- •Behavioral problems (e.g., depression) in epilepsy are common but usually of mild severity.
- •30 AED-sensitive items were discerned from the BDI-I, NDDI-E, and FPZ.
- •Items were classified into six scales, constituting the new screening tool “PsyTrack”.
- •PsyTrack subscale scores differed as a function of drug load and presence of AEDs with negative psychotropic effects.
- •Generally, monotherapy seems to be favorable in terms of behavioral adverse effects.
Posts Tagged antiepileptic drugs
[ARTICLE] Medication use in poststroke epilepsy: A descriptive study on switching of antiepileptic drug treatment – Full Text
- It is unknown why patients switch their antiepileptic drugs in poststroke epilepsy.
- We found that 40% of patients needed to switch.
- 13% of patients switched because of ineffectivity of the first prescribed AED.
- Dosages at the time of switching were higher in case of ineffectivity than in case of side effects.
Currently, as evidence-based guidelines are lacking, in patients with poststroke epilepsy (PSE), the choice of the first antiepileptic drug (AED) is left over to shared decision by the treating physician and patient. Although, it is not uncommon that patients with PSE subsequently switch their first prescribed AED to another AED, reasons for those switches are not reported yet. In the present study, we therefore assessed the reasons for switching the first prescribed AED in patients with PSE.
We gathered a hospital-based case series of 53 adult patients with poststroke epilepsy and assessed the use of AEDs, comedication, and the reasons for switches between AEDs during treatment. We also determined the daily drug dose (DDD) at the switching moment.
During a median follow-up of 62 months (Interquartile range [IQR] 69 months), 21 patients (40%) switched their first prescribed AED. Seven patients switched AED at least once because of ineffectivity only or a combination of ineffectivity and side effects, whereas 14 patients switched AED at least once because of side effects only. The DDD was significantly (p < 0.001) higher in case of medication switches due to ineffectivity (median 1.20, IQR 0.33) compared to switching due to side effects (median 0.67, IQR 0.07). There was no difference in the use of comedication between the group that switched because of ineffectivity compared to the group that switched because of side effects.
In our case series, up to 40% of patients with epilepsy after stroke needed to switch their first prescribed AED, mostly because of side effects in lower dosage ranges.
Stroke is the cause of about 10% of all epilepsy and 55% of newly diagnosed seizures among the elderly . Nevertheless, there are no specific evidence-based guidelines regarding treatment of patients with poststroke epilepsy (PSE). Therefore, the choice of antiepileptic drug (AED) is left over to shared decision by the treating physician and patient. From the 2013 International League Against Epilepsy (ILAE) report on initial monotherapy for epileptic seizures and syndromes, it appears that carbamazepine, levetiracetam, phenytoin, and zonisamide have ‘level A’ evidence for treating focal epilepsy in adults [2, 3, 4, 5]. This may already guide the choice of the AED by mainly effectivity arguments. On the other hand, according to a recent study by Larsson et al., in patients with PSE, retention rates are highest for levetiracetam and lamotrigine, and lowest for carbamazepine and phenytoin , meaning that carbamazepine and phenytoin are more often switched to another drug or discontinued. A 2018 review of randomized controlled trials on AED for the treatment of PSE found that levetiracetam and lamotrigine were better tolerated than carbamazepine . However, reasons for discontinuation or switching of AEDs in patients with PSE are not reported. We therefore aimed to study the reasons for switching the first prescribed AED in patients with epilepsy after stroke.[…]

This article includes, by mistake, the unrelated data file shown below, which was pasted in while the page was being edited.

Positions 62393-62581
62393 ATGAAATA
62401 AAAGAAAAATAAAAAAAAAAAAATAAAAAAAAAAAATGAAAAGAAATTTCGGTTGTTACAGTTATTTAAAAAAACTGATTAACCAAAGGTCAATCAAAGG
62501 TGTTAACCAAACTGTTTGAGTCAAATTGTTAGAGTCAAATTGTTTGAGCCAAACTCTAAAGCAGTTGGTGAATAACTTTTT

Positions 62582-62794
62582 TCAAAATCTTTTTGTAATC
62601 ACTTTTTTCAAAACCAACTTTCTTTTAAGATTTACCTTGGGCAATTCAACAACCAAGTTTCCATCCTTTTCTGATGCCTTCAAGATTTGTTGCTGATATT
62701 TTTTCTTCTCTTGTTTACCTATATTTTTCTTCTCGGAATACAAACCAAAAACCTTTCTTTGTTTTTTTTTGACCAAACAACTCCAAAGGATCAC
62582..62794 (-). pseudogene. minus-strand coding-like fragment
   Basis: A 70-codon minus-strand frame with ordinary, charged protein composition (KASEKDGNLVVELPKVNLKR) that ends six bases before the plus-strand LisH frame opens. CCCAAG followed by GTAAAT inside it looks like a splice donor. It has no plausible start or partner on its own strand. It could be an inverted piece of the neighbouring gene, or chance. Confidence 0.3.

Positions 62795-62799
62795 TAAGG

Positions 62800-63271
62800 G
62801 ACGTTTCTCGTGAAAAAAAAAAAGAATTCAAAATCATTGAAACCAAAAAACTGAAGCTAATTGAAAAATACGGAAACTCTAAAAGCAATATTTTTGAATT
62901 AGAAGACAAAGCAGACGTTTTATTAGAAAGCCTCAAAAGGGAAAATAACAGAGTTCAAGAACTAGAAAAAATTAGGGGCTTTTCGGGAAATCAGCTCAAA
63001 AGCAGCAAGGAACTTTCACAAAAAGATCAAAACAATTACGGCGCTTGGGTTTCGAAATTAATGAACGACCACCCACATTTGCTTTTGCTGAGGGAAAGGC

Most of the patients usually achieve seizure freedom under treatment with antiseizure medications (ASMs). Drug withdrawal in seizure-free patients is still one of the most challenging issues in the management of epilepsy. The decision-making process of whether the treatment should be discontinued must be based on the evaluation of possible long-term side effects of chronic treatment and, on the other hand, the risk of seizure relapse.
This review aims to describe and discuss possible predictors and risk factors for seizure relapse during and after discontinuation, according to the available literature evidence.
The most important risk factors for withdrawal failure are the etiology of the epilepsy syndrome and epilepsy-related factors, worsening or persistence of epileptiform abnormalities on EEG recordings at the time of discontinuation or during drug tapering, and brain MRI abnormalities.
Each single risk factor should be considered together with possible other concurrent predictors.
The decision to withdrawal antiseizure medication in seizure-free patients should be carefully planned and based on the evaluation of predictors. A discontinuation program should include tailored discussion with patients and family members and individualized decision, the taper schedule, and plans for monitoring during and after drug tapering.
[ARTICLE] Prediction of the Recurrence Risk in Patients With Epilepsy After the Withdrawal of Antiepileptic Drugs – Full Text PDF